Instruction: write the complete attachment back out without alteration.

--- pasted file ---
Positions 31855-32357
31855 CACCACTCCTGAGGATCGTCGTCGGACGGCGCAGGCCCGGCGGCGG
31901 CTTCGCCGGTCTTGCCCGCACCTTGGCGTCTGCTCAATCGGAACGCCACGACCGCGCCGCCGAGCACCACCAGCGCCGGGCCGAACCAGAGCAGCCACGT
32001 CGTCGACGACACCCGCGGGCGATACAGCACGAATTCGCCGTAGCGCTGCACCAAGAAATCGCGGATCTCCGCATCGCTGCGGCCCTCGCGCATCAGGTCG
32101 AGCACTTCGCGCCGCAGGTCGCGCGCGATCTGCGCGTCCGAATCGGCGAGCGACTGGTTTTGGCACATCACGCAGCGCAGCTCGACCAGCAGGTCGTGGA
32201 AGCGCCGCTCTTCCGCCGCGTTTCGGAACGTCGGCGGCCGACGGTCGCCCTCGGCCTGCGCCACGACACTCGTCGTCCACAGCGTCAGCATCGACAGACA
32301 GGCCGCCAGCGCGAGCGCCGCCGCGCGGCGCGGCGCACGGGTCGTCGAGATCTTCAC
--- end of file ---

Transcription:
Positions 31855-32357
31855 CACCACTCCTGAGGATCGTCGTCGGACGGCGCAGGCCCGGCGGCGG
31901 CTTCGCCGGTCTTGCCCGCACCTTGGCGTCTGCTCAATCGGAACGCCACGACCGCGCCGCCGAGCACCACCAGCGCCGGGCCGAACCAGAGCAGCCACGT
32001 CGTCGACGACACCCGCGGGCGATACAGCACGAATTCGCCGTAGCGCTGCACCAAGAAATCGCGGATCTCCGCATCGCTGCGGCCCTCGCGCATCAGGTCG
32101 AGCACTTCGCGCCGCAGGTCGCGCGCGATCTGCGCGTCCGAATCGGCGAGCGACTGGTTTTGGCACATCACGCAGCGCAGCTCGACCAGCAGGTCGTGGA
32201 AGCGCCGCTCTTCCGCCGCGTTTCGGAACGTCGGCGGCCGACGGTCGCCCTCGGCCTGCGCCACGACACTCGTCGTCCACAGCGTCAGCATCGACAGACA
32301 GGCCGCCAGCGCGAGCGCCGCCGCGCGGCGCGGCGCACGGGTCGTCGAGATCTTCAC